There’s an interesting theme going around again on the blue bird about… I don’t know… methods of game design and production to entice non historical gamers to historical games.
I fail to see the complication of plastering something with historical theme visuals and call it a historical game.
Grab any game about farming, construction, civil works, city management, anything non warfare like, and any associated activities, dress it as a classical Greek or Roman visuals and other historical periods and there you go, an historical game.
Players familiar with the game can immediately enter the wonderful world of historical games without spending a single minute studying rules.
… oh wait … maybe that is already a thing… Oh wait !!! It actually is !
Okay, maybe I am wrong in my perception about what the discussion was about.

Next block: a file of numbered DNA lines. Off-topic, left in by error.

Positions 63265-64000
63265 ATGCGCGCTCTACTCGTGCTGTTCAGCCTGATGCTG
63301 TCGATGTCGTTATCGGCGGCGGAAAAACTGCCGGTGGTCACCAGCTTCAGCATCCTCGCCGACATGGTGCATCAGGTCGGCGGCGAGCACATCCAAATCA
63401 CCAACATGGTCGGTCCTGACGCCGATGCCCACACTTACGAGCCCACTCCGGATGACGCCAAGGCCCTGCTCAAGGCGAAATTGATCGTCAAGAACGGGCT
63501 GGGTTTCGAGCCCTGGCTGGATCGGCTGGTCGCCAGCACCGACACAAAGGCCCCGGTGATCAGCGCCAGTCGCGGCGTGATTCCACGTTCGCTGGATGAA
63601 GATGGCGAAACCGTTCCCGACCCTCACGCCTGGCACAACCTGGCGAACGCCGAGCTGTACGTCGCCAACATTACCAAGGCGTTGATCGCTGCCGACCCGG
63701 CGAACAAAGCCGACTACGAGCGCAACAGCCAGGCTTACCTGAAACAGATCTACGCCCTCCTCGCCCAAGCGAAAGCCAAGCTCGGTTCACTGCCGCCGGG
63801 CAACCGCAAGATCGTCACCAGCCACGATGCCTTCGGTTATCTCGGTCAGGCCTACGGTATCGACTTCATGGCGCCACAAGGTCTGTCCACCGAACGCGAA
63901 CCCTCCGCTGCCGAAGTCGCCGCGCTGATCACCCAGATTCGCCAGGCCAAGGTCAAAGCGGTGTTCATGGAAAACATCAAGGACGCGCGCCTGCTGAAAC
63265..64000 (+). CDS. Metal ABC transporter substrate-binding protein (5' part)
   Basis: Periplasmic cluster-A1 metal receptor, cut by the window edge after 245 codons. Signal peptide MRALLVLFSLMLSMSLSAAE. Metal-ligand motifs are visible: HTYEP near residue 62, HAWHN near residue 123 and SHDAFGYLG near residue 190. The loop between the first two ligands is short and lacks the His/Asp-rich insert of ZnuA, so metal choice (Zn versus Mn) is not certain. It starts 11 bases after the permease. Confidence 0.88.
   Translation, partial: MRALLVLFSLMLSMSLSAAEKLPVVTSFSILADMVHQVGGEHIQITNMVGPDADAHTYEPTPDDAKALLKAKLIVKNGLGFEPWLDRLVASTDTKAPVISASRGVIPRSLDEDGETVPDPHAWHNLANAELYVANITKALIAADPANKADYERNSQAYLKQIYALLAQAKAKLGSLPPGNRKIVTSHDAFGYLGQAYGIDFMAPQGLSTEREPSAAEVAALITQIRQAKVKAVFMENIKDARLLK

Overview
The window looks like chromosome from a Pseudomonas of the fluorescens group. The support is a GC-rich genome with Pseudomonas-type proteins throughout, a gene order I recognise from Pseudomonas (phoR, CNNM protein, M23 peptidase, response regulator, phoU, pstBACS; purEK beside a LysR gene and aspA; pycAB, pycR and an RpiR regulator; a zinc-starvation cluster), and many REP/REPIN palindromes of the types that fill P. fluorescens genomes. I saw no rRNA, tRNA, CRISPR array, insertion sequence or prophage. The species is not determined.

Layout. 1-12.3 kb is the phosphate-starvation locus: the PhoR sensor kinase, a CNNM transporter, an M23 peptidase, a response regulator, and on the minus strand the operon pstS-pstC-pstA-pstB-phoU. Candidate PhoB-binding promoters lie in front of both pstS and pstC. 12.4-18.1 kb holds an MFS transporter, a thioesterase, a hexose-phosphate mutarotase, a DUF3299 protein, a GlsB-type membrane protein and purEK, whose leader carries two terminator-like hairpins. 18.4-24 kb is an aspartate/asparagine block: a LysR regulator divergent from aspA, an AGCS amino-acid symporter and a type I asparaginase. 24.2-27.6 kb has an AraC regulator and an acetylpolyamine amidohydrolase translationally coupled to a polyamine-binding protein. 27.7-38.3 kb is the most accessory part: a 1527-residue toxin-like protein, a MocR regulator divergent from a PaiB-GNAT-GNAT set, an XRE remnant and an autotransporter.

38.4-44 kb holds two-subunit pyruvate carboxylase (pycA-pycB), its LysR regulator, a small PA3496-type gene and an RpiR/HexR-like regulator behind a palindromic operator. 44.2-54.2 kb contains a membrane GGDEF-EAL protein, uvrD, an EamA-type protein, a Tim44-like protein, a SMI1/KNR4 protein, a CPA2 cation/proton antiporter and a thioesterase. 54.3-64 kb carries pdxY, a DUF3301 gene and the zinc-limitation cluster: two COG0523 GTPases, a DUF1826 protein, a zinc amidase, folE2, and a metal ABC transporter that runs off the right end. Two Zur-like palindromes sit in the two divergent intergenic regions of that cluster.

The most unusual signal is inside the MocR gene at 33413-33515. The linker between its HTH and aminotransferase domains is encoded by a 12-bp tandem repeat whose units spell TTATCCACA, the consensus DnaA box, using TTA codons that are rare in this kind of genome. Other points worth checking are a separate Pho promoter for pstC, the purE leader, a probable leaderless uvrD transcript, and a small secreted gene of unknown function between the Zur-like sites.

Maybe, just maybe it wasn’t about “historical games” but about – “these historical games” ( shows catalogue )…
” Ah ! ” – she said, triumphantly – “Now I get it.”
“No you don’t.” – ‘Perseus’ replied with a wryly smile.
What happened was that, thanks to many in the community, the discussion moved away from titles and to media type representation of game elements and accessibility of the information.
Now that is a much more interesting theme and was wonderful to read so much varied inputs.
There’s something that true historical games require from anyone and that is a honest interest in learning what is behind the game, not just the game.
Accessibility is finding the game anywhere, everywhere.
Complexity is the willingness of the players to learn.
I read a lot of “accessibility” and “complexity” discussions but I believe it is all a marketing stunt.